Triplicty rulerships using the “Dorothean system” (classical Hellenistic astrological system) are as follows:

Fire (Aries, Leo, Sagittarius): Sun, Jupiter, Saturn.
Earth (Taurus, Virgo, Capricorn): Venus, Moon, Mars.
Air (Gemini, Libra, Aquarius): Saturn, Mercury, Jupiter
Water (Cancer, Scorpio, Pisces): Venus, Mars, Moon.

First planet is considered to be the Day Ruler, second the Night Ruler, and third Participating Ruler.

Currently, the most commonly used rulers (assignments) are:

Fire (Aries, Leo, Sagittarius): Mars, Sun, Jupiter.
Earth (Taurus, Virgo, Capricorn): Venus, Mercury, Saturn.
Air (Gemini, Libra, Aquarius): Mercury, Venus, Saturn or Uranus.
Water (Cancer, Scorpio, Pisces): Moon, Mars or Pluto, Jupiter or Neptune.

So, coming back to our third quarter example, the things should look like this:

1st decan of Libra – 2 of Swords – Venus in Libra, respectively number 6.
2nd decan of Libra – 3 of Swords – Saturn or Uranus in Libra, respectively number 8 (Saturn) or number 4 (Uranus).
3rd decan of Libra – 4 of Swords – Mercury in Libra, respectively number 5.
1st decan of Scorpio – 5 of Cups – Mars or Pluto in Scorpio, respectively number 9 (Mars) or number 10 (Pluto).
2nd decan of Scorpio – 6 of Cups – Jupiter or Neptune in Scorpio, respectively number 3 (Jupiter) or number 7 (Neptune).
3rd decan of Scorpio – 7 of Cups – Moon in Scorpio, respectively number 2.
1st decan of Sagittarius – 8 of Wands – Jupiter in Sagittarius, respectively number 3.
2nd decan of Sagittarius – 9 of Wands – Mars in Sagittarius, respectively number 9.
3rd decan of Sagittarius – 10 of Wands – Sun in Sagittarius, respectively number 1.

Same issue here as it is in the ‘Chaldean’ system.
2 of Wands is associated to Mars, respectively number 9; 2 of Cups is associated to Moon, respectively number 2; 2 of Swords is associated to Venus, respectively to number 6; finally, 2 of Discs (Pentacles) is associated to Saturn, respectively to number 8.

Conclusion: no matter which system and which type of association you are using, the number of the card is, from numerological perspective irrelevant, you have to know the number assigned to the respective planet and that is also the card’s numerological value.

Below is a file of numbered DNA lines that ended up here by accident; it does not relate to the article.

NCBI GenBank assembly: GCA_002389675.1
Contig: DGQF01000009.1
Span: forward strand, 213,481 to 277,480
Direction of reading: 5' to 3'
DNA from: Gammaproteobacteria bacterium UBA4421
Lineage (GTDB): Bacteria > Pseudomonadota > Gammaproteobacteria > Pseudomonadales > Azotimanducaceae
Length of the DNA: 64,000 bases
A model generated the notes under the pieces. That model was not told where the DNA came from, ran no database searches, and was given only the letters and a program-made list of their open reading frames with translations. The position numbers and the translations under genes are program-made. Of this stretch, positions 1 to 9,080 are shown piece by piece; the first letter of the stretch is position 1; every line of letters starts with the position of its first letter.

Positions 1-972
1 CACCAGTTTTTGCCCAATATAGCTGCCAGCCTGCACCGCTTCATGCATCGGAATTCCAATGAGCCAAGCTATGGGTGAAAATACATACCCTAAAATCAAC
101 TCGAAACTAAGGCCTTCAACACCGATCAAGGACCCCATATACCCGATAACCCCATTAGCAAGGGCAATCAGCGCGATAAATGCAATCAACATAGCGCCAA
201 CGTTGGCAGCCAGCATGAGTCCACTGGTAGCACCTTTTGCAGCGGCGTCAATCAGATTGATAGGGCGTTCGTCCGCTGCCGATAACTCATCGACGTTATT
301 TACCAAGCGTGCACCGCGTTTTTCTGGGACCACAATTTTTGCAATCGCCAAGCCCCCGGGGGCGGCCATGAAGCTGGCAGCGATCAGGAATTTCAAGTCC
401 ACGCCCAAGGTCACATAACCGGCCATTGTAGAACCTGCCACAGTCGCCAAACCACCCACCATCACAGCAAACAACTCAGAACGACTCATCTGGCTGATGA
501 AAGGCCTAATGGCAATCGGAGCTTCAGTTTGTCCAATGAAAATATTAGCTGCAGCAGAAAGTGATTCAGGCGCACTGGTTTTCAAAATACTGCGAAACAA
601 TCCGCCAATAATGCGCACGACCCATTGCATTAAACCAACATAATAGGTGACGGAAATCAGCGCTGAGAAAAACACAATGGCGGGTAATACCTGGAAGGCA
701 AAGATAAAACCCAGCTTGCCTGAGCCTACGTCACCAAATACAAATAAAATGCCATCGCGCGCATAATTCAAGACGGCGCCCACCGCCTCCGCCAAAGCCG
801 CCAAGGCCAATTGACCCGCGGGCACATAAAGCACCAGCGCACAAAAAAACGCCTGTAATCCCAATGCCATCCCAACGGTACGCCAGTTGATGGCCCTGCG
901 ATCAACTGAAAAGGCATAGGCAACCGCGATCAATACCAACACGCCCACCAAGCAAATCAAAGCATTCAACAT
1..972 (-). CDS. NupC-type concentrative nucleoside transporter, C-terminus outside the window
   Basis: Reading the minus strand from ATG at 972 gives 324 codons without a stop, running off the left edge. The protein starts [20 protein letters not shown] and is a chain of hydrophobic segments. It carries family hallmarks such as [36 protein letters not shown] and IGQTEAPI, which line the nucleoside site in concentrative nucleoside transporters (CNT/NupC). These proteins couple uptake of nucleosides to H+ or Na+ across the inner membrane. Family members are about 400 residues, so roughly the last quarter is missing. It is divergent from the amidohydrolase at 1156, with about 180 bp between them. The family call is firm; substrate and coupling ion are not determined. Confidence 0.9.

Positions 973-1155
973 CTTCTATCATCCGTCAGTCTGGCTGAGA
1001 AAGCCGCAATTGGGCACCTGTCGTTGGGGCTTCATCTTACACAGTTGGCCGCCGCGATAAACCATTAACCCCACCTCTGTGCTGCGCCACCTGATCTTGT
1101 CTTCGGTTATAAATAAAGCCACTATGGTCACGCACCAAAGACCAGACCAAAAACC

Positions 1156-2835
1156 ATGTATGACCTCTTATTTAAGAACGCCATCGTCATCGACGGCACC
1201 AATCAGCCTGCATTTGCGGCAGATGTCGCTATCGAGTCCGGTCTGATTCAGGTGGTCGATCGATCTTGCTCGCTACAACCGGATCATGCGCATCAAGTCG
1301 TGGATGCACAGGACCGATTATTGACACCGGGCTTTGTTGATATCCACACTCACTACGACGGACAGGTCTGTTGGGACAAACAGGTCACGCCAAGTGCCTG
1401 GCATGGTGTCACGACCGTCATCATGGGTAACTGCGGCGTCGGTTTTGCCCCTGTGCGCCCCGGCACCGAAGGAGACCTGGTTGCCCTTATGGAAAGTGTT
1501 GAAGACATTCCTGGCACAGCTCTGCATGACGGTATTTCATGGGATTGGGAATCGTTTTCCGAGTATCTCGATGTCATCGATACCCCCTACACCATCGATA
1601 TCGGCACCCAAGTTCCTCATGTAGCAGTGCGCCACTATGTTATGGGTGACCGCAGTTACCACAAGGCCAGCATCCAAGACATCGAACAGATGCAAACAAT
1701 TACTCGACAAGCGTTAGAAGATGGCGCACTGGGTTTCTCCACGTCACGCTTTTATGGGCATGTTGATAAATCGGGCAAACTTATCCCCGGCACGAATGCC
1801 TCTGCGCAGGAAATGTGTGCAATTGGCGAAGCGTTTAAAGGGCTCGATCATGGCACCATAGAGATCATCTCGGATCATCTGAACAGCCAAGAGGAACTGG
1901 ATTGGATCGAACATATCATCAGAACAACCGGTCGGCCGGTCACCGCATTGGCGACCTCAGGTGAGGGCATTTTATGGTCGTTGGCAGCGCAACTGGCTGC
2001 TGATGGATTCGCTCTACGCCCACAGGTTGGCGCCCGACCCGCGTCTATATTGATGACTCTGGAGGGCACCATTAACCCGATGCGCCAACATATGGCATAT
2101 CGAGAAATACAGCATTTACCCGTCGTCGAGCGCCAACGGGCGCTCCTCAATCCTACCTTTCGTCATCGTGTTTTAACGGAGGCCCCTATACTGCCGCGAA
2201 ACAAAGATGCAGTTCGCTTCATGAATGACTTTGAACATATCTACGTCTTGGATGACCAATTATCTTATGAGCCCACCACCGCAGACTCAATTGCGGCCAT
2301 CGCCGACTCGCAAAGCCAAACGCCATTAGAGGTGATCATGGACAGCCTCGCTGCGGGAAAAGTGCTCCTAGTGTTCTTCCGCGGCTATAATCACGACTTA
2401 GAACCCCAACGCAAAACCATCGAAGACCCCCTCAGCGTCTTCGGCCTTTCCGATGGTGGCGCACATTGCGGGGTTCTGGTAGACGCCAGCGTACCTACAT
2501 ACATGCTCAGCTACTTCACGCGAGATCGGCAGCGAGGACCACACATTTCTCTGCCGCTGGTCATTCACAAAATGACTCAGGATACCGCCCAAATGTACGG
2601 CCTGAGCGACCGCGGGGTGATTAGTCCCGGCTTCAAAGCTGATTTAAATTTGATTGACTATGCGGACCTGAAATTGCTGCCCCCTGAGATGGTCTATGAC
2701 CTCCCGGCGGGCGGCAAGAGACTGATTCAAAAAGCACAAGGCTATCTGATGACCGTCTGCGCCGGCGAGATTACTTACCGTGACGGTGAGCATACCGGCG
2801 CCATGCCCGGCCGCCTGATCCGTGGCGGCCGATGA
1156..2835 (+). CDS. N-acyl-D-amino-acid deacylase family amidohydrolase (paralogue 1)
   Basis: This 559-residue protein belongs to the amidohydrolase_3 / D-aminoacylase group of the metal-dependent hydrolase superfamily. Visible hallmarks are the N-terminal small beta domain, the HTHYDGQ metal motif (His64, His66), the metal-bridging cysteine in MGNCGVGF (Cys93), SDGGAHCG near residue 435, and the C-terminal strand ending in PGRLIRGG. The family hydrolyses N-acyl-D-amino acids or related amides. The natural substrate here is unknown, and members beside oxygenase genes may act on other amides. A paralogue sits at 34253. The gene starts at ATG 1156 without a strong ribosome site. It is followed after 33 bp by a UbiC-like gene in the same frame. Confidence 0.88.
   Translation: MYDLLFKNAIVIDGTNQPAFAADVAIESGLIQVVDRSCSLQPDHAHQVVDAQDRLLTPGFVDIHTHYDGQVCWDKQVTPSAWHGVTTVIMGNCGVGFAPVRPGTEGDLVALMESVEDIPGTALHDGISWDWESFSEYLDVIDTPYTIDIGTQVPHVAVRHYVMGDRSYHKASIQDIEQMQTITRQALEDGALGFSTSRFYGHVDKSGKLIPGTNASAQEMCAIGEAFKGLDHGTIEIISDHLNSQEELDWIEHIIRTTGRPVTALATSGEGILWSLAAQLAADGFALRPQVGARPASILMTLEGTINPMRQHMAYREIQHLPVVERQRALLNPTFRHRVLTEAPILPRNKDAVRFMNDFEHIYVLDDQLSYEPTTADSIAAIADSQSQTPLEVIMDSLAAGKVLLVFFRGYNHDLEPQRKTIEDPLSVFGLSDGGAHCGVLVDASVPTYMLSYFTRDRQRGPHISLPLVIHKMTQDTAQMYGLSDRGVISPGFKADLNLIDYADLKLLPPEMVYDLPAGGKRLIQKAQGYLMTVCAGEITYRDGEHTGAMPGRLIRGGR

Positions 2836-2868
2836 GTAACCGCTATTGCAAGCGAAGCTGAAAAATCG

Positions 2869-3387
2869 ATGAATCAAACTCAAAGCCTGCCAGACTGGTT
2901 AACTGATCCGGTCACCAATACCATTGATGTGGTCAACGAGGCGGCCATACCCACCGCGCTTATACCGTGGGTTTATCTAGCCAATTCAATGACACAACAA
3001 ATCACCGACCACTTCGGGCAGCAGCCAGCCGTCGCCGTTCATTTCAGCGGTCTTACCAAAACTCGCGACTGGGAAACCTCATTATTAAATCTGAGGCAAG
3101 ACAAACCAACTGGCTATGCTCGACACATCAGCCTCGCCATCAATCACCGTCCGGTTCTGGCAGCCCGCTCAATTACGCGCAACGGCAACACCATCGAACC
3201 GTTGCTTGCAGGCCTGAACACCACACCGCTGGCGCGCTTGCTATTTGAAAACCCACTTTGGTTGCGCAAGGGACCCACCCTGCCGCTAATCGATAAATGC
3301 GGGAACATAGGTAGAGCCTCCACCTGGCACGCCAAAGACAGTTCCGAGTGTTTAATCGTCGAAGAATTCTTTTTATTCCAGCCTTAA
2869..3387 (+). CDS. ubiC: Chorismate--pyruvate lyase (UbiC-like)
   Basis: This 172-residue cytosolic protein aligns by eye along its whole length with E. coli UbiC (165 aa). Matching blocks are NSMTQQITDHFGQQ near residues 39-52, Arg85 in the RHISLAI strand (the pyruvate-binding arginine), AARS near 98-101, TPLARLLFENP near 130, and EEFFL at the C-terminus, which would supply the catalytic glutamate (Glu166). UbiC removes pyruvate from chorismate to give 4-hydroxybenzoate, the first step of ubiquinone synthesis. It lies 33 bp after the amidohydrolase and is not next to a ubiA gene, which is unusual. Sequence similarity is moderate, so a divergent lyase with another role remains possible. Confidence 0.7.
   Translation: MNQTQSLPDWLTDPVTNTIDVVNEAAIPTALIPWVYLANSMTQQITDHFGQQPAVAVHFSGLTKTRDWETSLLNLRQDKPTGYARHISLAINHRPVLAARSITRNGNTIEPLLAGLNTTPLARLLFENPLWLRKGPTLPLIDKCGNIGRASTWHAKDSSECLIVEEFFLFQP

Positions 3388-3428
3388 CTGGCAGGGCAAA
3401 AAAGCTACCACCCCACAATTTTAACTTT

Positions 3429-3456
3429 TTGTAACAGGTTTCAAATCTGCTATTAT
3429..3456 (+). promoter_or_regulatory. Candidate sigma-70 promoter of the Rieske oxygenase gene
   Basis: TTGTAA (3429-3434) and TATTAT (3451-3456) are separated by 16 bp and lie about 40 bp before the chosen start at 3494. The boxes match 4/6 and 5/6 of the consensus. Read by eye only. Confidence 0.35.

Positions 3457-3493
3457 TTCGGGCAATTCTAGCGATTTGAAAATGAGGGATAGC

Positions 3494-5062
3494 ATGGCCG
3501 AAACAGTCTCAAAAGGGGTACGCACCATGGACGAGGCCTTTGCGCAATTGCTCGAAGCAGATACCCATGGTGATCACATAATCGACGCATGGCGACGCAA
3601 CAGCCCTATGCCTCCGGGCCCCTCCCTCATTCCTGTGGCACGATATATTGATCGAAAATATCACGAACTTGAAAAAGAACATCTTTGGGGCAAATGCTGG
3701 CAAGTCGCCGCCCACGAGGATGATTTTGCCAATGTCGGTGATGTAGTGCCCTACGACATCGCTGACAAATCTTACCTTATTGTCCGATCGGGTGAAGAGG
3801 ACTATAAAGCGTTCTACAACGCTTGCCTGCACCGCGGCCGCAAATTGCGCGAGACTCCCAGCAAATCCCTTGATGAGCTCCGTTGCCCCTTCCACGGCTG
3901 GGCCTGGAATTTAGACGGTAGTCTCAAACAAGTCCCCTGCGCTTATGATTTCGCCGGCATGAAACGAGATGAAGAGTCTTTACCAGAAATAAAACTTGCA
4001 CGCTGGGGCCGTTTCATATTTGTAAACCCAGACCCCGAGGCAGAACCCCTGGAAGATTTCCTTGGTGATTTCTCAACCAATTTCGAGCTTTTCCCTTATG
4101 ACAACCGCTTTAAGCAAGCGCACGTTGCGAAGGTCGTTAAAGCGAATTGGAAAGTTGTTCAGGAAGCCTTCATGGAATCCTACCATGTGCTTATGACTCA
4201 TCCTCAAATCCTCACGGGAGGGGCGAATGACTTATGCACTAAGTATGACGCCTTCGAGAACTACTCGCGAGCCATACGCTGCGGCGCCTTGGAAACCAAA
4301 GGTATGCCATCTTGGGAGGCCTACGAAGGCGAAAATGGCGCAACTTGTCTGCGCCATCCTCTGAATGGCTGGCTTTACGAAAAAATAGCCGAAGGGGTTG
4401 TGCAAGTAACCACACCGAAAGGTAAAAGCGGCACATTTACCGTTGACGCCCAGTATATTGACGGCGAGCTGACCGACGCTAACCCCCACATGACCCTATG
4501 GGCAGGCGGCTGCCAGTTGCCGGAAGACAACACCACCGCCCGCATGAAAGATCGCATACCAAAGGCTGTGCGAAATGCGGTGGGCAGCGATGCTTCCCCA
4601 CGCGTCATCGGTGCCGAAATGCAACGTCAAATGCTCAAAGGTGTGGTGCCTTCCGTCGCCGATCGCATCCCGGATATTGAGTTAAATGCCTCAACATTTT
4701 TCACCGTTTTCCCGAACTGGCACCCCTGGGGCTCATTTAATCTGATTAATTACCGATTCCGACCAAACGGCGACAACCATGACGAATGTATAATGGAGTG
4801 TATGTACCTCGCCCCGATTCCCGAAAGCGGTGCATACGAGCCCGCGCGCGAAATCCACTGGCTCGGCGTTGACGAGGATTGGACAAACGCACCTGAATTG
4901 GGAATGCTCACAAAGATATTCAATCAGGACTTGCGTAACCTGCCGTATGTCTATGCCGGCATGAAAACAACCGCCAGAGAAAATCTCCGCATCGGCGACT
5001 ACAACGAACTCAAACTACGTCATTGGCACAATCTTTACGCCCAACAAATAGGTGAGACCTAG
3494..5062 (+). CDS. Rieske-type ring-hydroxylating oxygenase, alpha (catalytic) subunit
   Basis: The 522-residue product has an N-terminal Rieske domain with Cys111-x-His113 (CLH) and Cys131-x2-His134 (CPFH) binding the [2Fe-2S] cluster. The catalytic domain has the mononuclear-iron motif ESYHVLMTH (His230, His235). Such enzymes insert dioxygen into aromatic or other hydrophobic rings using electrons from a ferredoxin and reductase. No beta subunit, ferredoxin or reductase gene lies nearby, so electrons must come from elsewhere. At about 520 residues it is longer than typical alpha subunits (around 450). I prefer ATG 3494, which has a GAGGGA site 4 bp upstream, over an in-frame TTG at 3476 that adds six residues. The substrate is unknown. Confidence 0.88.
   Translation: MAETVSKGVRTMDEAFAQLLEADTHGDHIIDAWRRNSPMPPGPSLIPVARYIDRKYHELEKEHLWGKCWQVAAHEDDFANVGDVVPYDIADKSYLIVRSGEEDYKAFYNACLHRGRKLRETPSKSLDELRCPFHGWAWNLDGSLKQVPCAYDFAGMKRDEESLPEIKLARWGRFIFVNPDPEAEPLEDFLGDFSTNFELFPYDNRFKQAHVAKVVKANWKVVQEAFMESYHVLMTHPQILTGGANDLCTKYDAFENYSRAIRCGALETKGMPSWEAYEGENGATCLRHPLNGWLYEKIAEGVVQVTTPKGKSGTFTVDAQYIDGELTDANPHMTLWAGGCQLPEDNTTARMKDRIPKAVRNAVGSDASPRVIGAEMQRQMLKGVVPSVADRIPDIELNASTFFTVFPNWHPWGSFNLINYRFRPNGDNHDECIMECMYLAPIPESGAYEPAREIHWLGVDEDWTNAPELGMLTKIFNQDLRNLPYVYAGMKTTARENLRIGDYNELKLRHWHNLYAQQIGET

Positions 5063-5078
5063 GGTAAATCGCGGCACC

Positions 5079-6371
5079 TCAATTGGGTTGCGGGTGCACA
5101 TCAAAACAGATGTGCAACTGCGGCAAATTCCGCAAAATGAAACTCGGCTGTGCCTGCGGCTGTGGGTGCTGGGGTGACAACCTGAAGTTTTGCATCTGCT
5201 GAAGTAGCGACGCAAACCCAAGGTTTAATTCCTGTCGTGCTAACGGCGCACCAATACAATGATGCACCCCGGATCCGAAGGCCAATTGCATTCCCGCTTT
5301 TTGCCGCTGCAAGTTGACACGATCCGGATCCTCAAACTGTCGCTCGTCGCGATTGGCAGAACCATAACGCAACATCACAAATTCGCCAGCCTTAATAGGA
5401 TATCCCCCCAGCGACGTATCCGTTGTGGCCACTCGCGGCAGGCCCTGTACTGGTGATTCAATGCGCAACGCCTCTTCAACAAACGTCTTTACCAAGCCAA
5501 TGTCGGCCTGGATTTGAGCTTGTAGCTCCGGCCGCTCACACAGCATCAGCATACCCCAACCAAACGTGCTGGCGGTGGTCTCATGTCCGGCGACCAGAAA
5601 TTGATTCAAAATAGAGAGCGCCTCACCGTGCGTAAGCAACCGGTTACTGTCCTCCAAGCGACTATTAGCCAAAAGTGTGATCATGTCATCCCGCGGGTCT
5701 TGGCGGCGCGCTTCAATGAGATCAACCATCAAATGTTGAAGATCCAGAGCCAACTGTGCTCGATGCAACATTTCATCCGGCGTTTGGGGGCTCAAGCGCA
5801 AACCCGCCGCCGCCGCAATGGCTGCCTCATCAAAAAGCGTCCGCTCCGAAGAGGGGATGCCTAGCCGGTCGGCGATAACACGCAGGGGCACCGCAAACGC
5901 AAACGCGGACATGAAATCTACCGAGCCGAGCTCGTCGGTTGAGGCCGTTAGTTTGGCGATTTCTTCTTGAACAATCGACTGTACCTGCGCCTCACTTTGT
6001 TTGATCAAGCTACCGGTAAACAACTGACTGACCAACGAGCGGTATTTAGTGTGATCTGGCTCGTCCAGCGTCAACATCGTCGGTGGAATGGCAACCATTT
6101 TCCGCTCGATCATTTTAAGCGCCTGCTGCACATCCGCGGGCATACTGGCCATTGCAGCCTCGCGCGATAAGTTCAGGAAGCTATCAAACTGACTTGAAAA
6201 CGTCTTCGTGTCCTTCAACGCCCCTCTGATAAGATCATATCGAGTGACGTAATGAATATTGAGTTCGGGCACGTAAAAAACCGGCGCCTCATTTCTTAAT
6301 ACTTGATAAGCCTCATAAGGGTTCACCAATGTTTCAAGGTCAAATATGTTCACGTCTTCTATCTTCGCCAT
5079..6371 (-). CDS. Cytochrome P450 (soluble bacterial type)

If your card is Sun in Aries – or in any other sign for that matter, the numerological value of the card is 1 and not 3.
Plain and simple.
And just like the planets have different manifestations in different signs (houses), the number that represent those planets works the same way.

I think, nobody really understanding the Tarot as a whole and a very complex instrument because 99.9 of the books about Tarot are focused on the individual meaning and interpretation of the cards and do not say much about the system. Studying further, the same applies to Astrology and Numerology. And, from my point of view, nobody really understanding how – at least these three – are connected into one consolidated system within the Tarot.
As a personal consideration, resulting from 25 years of study, research and practice, I do not think that any of the planets can rule both an Air and an Earth sign as it is the case of Mercury and Venus for instance.
In my opinion this is a completely erroneous understanding and interpretation of the very nature of the planets. The 12 Zodiac signs should be ruled by 12 distinct planets as the 12 months of the Sumerian calendar was dedicated to honor each a distinct god.
Not at least, I also think that the association between the numbers and the planets, currently it’s also incorrect.

Excerpt from the book ‘Tarot – the complete key to the esoteric unified field theory’ by Attila Blága. Full or partial use of this text for commercial or non-commercial distribution by any means whatsoever is strictly prohibited unless expressly authorised by the author.